The 1,500-acre private nature reserve isn’t all that big, but it’s packed with incredible wildlife and a diverse array of plants, including more than a few rare and endangered species. 

Make your way along the canopy walkway, and you’ll get an up-close look at primary and secondary rainforests and all the creatures that live up high.

This park has over 300 bird species, so you will want your best lens. I saw hummingbirds, parrots, toucans, and even elusive species like antbirds and manakins.

I just went on my own, and it was $22 to enter, with well-marked trails leading around the park. I arrived at the end of the day, and there were hardly any people there, making it a great 1-2 combo with Manuel Antonio National Park if you’re short on time.

The path at Rainmaker

The 1.5-mile hike is just teeming with waterfalls and natural pools nestled within the forest – we saw one beautiful waterfall after another. You can even hop on into a natural pool on a hotter day. Why not?

Keep your eyes open for snakes, dart frogs, and butterflies, as the tropical jungle is full of life.

It’s only about a 30-40 minute drive from town, making it an easy addition to any itinerary.

Lounge at Playa Espadilla

Playa Espadilla from above

One reason I think people need to stay longer than a day in Manuel Antonio is to schedule a day at Playa Espadilla.

Some beaches allow you to experience everything in a few minutes, this large stretch of white sands just outside of the park offers plenty to do all day long.

If you’re keen on adventure and want to go water skiing or take surf lessons, this is where to do it. We opted for a pair of loungers and cover (at a rather pricey $25), but it was perfect for lazing on the shores, peering out at the Pacific Ocean.

I had a wonderful day and was ready to head back to the hotel when I had a sneaking suspicion that we should stay for the sunset. Bingo. 

Look at a Manuel Antonio National Park map, and you’ll see a wide open bay just north of the park. Due to it facing nearly due west, the sun danced off the water with an orange-red glow that was absolutely stunning.

Visit Playa Biesanz

Playa Biesanz is a short five-minute walk outside of town, but it is well worth the time. It’s a perfect place for kicking back on the white sands, staring out at impossibly beautiful green-blue waters.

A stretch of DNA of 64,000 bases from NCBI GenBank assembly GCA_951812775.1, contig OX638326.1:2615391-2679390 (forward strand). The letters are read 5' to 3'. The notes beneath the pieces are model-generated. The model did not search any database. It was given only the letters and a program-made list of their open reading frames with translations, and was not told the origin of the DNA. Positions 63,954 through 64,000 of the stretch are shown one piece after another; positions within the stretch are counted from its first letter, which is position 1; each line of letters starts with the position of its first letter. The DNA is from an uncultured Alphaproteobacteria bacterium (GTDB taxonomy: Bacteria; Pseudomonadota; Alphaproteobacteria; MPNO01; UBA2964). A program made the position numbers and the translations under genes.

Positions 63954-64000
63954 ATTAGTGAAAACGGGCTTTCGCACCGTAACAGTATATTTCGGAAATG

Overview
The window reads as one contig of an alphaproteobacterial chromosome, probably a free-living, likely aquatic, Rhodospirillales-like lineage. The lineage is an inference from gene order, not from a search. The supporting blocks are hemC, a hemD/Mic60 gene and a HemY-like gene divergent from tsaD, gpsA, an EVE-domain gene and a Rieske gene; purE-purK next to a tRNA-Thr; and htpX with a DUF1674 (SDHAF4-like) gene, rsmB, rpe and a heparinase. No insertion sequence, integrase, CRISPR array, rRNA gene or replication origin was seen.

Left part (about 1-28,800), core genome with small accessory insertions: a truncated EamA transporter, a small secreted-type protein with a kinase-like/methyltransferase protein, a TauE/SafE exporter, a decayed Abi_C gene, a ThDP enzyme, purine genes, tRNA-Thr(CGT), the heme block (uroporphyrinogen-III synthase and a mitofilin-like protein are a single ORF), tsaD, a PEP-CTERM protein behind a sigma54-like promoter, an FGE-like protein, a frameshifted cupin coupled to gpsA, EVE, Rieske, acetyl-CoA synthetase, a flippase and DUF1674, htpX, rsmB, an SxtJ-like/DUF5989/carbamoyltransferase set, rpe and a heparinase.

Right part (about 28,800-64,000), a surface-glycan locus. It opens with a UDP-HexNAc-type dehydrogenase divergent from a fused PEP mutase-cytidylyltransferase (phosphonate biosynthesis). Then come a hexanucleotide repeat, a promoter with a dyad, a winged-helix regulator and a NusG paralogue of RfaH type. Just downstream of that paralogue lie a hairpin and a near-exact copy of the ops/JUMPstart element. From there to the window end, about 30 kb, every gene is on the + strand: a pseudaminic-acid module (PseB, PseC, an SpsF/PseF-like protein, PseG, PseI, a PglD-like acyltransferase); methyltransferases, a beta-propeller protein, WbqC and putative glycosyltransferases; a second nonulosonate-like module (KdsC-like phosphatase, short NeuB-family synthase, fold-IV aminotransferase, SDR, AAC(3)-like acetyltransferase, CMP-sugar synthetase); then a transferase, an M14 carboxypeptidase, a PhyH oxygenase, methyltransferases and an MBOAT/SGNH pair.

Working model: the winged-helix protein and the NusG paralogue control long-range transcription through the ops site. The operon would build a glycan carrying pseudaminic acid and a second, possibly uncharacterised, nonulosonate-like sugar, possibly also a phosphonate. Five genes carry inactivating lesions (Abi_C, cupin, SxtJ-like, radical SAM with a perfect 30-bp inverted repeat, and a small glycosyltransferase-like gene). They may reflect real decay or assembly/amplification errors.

I loved spending time at this semi-secret local favourite, partially because there are far fewer people here. But it’s also the best place in the area to see wildlife underwater. 

Bring your snorkel gear (or rent some on the beach if you left it at home). 

Snorkel or free dive, and you’re treated to a coral reef that’s home to some underwater treasures. Keep an eye out for sea turtles, starfish, and colourful marine life below the surface.

Above water, you’ll watch pelicans soar overhead and (if you’re lucky) may spot a humpback whale in the distance. You may also see dolphins and rays if you take a guided boat tour.

Adventure at Canopy Safari Tour

Scenery in rainmaker

If your idea of getting up close with nature involves zipping around at an adventure park, Canopy Safari Tour is your place. 

After you’ve taken your Manuel Antonio National Park photos, bring your camera to this longstanding adventure park that’s called Quepos home since 1997.

Rappel, swing, and zip your way around the jungle, keeping your eyes open for butterflies, birds, and monkeys in the trees.

Canopy Safari knows how to organise a tour, and you have several options to choose from. You can walk around the park grounds and check out their butterfly garden or set out on the Savegre Rafting Tour, where you’ll white water raft down a river before swimming under a waterfall.

Tours range from $35 for the basic park entrance to around $100 for the zip lining and rafting. 

Visit Nauyaca Waterfall 

You’ll need to drive about an hour from the national park, but Nauyaca Waterfall is one of the best things to do in Manuel Antonio. 

I wasn’t able to get there on my last trip, but I heard from more than one fellow traveller that it’s truly spectacular. It’s a set of two waterfalls cascading 200 feet down a remote jungle backdrop.

Getting to Nauyaca Waterfall requires a little effort. Once you drive down the coast to Dominical, turn off on Highway 243. Take this until you see a ticket office.

The hike itself is about 6 miles, although many people opt to get a ride back on the paved road after visiting the waterfalls.

Hiking the trail allows you to experience the Costa Rican wilderness and makes the entrance to the blue-green waterfalls even more exciting.

Once you get there, you can further immerse yourself in the picture-perfect setting by jumping in the pools. Avoid the upper falls (it’s rather dangerous), but the pool below the lower fall is deep enough to swim in and offers epic views of the falls above.

Best Places to Eat and Drink in Manuel Antonio 

The cuisine in Manuel Antonio offers a mix of local and international fare, with plenty to choose from. 

I found good tacos and great Costa Rican options like plantains, ceviche, and grilled fish.

Cafe Agua Azul 


Agua Azul Manuel Antonio

Head to the nearby town of Quepos for an enjoyable meal and some sundowners at this stylish little gem.

Easily one of my favourite restaurants in Manuel Antonio. The food at Cafe Agua Azul is fresh and flavourful, and the views are dynamite.

The menu has some interesting local and international options, with a focus on quality ingredients. There are lots of veggies on the menu (a huge plus) and plenty of seafood.

Try the plantain tower, a stack of deliciously fried plantains with guacamole on top. Then, order any of the seafood dishes or a plate of tacos. 

Cocktails are fun and refreshing, with lots of frozen bevvies and a great marg.

Food Truck “En Todas”


Located only a few feet away from Manuel Antonio Beach, this is my go-to for a quick lunch or dinner after visiting the national park. 

The funky school bus setting has plenty of outdoor seating and is only a short walk from the sandy beach (though watch out for mischievous capuchin monkeys if you choose the latter).